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method value keeps changing...  RSS feed

 
tom jenkins
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Hi, I'm just having some trouble trying to figure out why the value of my method changes when I try to use it in for instance the Overwritten toString method..

for example.. grossPay() returns 500 when i test it, but then when i test it on the toString method it returns 1100...

I had a similar problem with the overtime() method when writing the body of my grossPay, but i fixed it by saving the return value to a double "hoursovertime".

I tried doing something similar for my toString method.. but when i save grossPay to a double it all comes out right, but then overtime() returns 120 instead of say.. 40 like it should.. and if i erase the variable it goes back to normal "40" but then grossPay is 1100 again.... I tried to save overtime() into a variable also but no cigar it stayed at 120...

any idea why my method return values are changing?? can someone help me fix it please??

 
Campbell Ritchie
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Why are you using DecimalFormat rather than the % tags? String#format can be used just like system.out.format in that link, and you don’t need to mess about with decimal format.
Why are you using super. so frequently? You don’t need it. If your superclass has a public getID() method, then this class has inherited it and you can simply call getID().
Your two constants ought to be static because they are the same for every instance of that class.
When you calculate the overtime, are you resetting count to 0? [It ought to be 0.0, really.] Otherwise you are liable to pay two weeks’ worth of wages if you run the program twice
 
Seetharaman Venkatasamy
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other side, money calculation on double is sin.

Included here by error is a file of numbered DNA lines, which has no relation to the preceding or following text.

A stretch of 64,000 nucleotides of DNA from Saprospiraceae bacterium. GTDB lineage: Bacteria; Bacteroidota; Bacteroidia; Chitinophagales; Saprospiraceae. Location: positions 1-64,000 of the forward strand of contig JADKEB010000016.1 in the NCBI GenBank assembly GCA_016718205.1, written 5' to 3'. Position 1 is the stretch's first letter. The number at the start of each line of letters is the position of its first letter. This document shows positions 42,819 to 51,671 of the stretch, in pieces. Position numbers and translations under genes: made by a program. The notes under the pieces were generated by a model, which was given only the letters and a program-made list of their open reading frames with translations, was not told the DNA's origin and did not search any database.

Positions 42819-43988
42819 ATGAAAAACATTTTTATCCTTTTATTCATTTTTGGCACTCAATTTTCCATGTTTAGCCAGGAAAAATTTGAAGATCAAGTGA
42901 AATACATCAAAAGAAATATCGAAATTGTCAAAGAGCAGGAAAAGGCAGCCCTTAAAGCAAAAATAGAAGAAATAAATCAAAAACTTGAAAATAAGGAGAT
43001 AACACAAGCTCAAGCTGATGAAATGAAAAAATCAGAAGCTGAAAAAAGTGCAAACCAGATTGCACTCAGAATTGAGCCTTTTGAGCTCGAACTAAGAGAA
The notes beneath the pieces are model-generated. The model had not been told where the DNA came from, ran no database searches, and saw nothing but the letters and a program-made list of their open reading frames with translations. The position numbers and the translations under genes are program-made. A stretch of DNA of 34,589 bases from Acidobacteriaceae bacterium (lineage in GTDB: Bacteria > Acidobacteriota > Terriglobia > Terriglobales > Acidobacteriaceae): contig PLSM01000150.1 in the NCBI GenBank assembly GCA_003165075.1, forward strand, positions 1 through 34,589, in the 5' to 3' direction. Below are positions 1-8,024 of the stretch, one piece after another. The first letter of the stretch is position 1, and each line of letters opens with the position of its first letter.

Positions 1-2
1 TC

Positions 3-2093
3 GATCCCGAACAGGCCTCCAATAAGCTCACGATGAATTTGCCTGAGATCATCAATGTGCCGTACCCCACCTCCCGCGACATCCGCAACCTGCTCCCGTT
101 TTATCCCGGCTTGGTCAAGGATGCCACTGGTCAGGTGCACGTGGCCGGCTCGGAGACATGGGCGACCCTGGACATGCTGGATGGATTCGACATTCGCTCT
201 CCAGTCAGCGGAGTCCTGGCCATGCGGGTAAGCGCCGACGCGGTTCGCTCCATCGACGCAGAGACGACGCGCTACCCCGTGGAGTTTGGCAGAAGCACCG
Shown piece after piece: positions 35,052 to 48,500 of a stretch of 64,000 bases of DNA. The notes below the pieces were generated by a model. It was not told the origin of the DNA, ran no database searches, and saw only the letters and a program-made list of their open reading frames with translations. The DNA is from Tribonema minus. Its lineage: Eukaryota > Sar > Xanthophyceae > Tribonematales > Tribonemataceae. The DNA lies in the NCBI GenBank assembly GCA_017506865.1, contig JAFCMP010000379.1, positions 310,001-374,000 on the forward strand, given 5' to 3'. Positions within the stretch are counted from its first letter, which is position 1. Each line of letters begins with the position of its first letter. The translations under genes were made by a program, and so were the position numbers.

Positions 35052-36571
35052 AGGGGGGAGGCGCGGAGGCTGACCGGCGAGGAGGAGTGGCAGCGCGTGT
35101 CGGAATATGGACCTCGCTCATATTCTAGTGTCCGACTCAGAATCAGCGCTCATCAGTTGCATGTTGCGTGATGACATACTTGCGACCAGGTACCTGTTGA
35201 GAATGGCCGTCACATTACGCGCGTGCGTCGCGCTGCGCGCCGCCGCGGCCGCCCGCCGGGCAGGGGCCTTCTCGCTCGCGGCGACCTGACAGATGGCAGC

Junilu Lacar
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A few more comments, mostly about names and how they help clarify your code or mislead you/others:

1. Is this code really about an employee? Isn't it more about how pay is calculated? Wouldn't something like WeeklyPay be a better name for it? "A WeeklyPay object knows how to calculate the pay for a weekly-paid employee." makes a lot more sense if you try to state the responsibility of this class. True, "WeeklyEmployee" probably makes about as much sense in that sentence but I still assert that the employee is not the focus of the code, it's the pay. Also, the calculation of overtime pay is a matter of policy and employees don't normally set or enforce policy.

2. I would prefer names like: OVERTIME_RATE over OVERTIMES, MAX_REGULAR_HOURS over LIMIT. Campbell was right, these should be static final. I would also prefer hoursWorked over count

3. Campbell already suggested you get rid of your the DecimalFormat variables but ignoring that for just a second and talking about names: there is really nothing that helps you distinguish between a dec, deci, and decix. Names like that are just a product of laziness on the programmer's part, frankly. No offense but how much harder would it have been to think up RATE_FORMAT and PAY_FORMAT? These are much more expressive and don't make me bounce my eyes back and forth between the declarations and the usage.

4. Like Seetharaman said, don't use doubles when working with money values; you'll get floating point errors.

5. Lastly, try to make methods as short and sweet as possible. The idea is to write code that has "Cohesion (computer science)". It may take a while for you to develop the skill of recognizing which things are related vs together but strive to learn the difference. Here's a version of your code that's more cohesive (and coherent):


Notice that each calculation has been separated out into a separate method to make the code more cohesive. Granted, the BigDecimal operations make the code slightly less readable than if normal arithmetic operators were used but that's a limitation of the language that we all just have to deal with for now. You might ask if this is really better, what about the explosion of one-liner methods... isn't that a waste? Waste in what? The time it takes for a person to understand and maintain a program is much more lengthy/valuable/costly than the time it makes to make a few more method calls. It's not like there's a limit to the number of methods you can write in a Java program, right? And who cares if the method only has one line? Some of the best developers in the world consistently write methods that are shorter that 10 lines of code, many of them just one-liners like the ones above. It's all about cohesion and coherence.

This goes a step beyond beginning Java, I know, and into Object-Oriented design concepts but if you want to be a good OO programmer, you should also learn about good OO design and techniques. You should also learn about unit testing; learn how to use JUnit. It will make testing and designing your programs a lot easier.
 
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